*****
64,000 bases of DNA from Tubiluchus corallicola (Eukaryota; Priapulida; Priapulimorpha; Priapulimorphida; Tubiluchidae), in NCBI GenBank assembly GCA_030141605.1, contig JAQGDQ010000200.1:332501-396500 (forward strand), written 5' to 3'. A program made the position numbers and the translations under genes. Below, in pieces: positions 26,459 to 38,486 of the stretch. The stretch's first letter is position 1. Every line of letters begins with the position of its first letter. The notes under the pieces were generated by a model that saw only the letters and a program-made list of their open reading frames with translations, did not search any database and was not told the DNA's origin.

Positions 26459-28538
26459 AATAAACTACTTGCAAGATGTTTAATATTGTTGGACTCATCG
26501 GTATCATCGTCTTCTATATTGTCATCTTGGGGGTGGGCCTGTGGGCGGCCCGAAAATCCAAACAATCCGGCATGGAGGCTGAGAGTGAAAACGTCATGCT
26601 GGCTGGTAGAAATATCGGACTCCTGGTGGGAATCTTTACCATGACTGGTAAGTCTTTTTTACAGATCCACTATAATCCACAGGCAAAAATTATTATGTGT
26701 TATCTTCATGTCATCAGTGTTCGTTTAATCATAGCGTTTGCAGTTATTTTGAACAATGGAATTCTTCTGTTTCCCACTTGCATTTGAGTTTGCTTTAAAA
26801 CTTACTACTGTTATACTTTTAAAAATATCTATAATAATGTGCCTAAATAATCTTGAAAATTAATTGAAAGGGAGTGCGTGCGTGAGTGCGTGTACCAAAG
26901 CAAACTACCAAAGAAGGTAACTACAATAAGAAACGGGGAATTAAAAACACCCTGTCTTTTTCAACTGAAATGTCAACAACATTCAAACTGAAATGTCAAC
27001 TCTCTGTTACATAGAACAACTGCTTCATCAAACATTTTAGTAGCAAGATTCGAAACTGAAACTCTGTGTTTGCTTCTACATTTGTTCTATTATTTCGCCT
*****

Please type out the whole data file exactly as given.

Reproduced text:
64,000 bases of DNA from Tubiluchus corallicola (Eukaryota; Priapulida; Priapulimorpha; Priapulimorphida; Tubiluchidae), in NCBI GenBank assembly GCA_030141605.1, contig JAQGDQ010000200.1:332501-396500 (forward strand), written 5' to 3'. A program made the position numbers and the translations under genes. Below, in pieces: positions 26,459 to 38,486 of the stretch. The stretch's first letter is position 1. Every line of letters begins with the position of its first letter. The notes under the pieces were generated by a model that saw only the letters and a program-made list of their open reading frames with translations, did not search any database and was not told the DNA's origin.

Positions 26459-28538
26459 AATAAACTACTTGCAAGATGTTTAATATTGTTGGACTCATCG
26501 GTATCATCGTCTTCTATATTGTCATCTTGGGGGTGGGCCTGTGGGCGGCCCGAAAATCCAAACAATCCGGCATGGAGGCTGAGAGTGAAAACGTCATGCT
26601 GGCTGGTAGAAATATCGGACTCCTGGTGGGAATCTTTACCATGACTGGTAAGTCTTTTTTACAGATCCACTATAATCCACAGGCAAAAATTATTATGTGT
26701 TATCTTCATGTCATCAGTGTTCGTTTAATCATAGCGTTTGCAGTTATTTTGAACAATGGAATTCTTCTGTTTCCCACTTGCATTTGAGTTTGCTTTAAAA
26801 CTTACTACTGTTATACTTTTAAAAATATCTATAATAATGTGCCTAAATAATCTTGAAAATTAATTGAAAGGGAGTGCGTGCGTGAGTGCGTGTACCAAAG
26901 CAAACTACCAAAGAAGGTAACTACAATAAGAAACGGGGAATTAAAAACACCCTGTCTTTTTCAACTGAAATGTCAACAACATTCAAACTGAAATGTCAAC
27001 TCTCTGTTACATAGAACAACTGCTTCATCAAACATTTTAGTAGCAAGATTCGAAACTGAAACTCTGTGTTTGCTTCTACATTTGTTCTATTATTTCGCCT